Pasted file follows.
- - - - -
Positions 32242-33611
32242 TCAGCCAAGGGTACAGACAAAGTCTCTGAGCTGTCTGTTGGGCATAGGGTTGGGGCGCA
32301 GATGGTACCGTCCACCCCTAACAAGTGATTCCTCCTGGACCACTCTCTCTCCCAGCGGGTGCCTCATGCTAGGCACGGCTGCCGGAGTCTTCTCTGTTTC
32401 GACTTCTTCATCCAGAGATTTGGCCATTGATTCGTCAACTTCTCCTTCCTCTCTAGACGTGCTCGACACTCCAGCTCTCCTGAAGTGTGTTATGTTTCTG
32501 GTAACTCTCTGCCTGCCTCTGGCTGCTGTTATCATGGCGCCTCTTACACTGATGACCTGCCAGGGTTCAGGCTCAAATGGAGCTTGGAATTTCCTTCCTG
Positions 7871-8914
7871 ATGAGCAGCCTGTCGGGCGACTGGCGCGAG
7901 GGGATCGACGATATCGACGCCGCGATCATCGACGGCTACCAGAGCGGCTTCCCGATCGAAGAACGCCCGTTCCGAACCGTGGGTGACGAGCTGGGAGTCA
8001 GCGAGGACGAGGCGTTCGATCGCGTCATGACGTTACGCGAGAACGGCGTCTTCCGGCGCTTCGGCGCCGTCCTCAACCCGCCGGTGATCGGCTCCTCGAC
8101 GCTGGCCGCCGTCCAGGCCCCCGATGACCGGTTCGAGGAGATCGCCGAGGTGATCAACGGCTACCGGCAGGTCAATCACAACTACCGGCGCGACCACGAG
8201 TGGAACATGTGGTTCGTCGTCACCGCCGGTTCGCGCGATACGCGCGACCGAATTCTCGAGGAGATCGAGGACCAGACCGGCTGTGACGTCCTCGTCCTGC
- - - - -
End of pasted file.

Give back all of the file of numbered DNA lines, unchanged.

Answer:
Positions 32242-33611
32242 TCAGCCAAGGGTACAGACAAAGTCTCTGAGCTGTCTGTTGGGCATAGGGTTGGGGCGCA
32301 GATGGTACCGTCCACCCCTAACAAGTGATTCCTCCTGGACCACTCTCTCTCCCAGCGGGTGCCTCATGCTAGGCACGGCTGCCGGAGTCTTCTCTGTTTC
32401 GACTTCTTCATCCAGAGATTTGGCCATTGATTCGTCAACTTCTCCTTCCTCTCTAGACGTGCTCGACACTCCAGCTCTCCTGAAGTGTGTTATGTTTCTG
32501 GTAACTCTCTGCCTGCCTCTGGCTGCTGTTATCATGGCGCCTCTTACACTGATGACCTGCCAGGGTTCAGGCTCAAATGGAGCTTGGAATTTCCTTCCTG
Positions 7871-8914
7871 ATGAGCAGCCTGTCGGGCGACTGGCGCGAG
7901 GGGATCGACGATATCGACGCCGCGATCATCGACGGCTACCAGAGCGGCTTCCCGATCGAAGAACGCCCGTTCCGAACCGTGGGTGACGAGCTGGGAGTCA
8001 GCGAGGACGAGGCGTTCGATCGCGTCATGACGTTACGCGAGAACGGCGTCTTCCGGCGCTTCGGCGCCGTCCTCAACCCGCCGGTGATCGGCTCCTCGAC
8101 GCTGGCCGCCGTCCAGGCCCCCGATGACCGGTTCGAGGAGATCGCCGAGGTGATCAACGGCTACCGGCAGGTCAATCACAACTACCGGCGCGACCACGAG
8201 TGGAACATGTGGTTCGTCGTCACCGCCGGTTCGCGCGATACGCGCGACCGAATTCTCGAGGAGATCGAGGACCAGACCGGCTGTGACGTCCTCGTCCTGC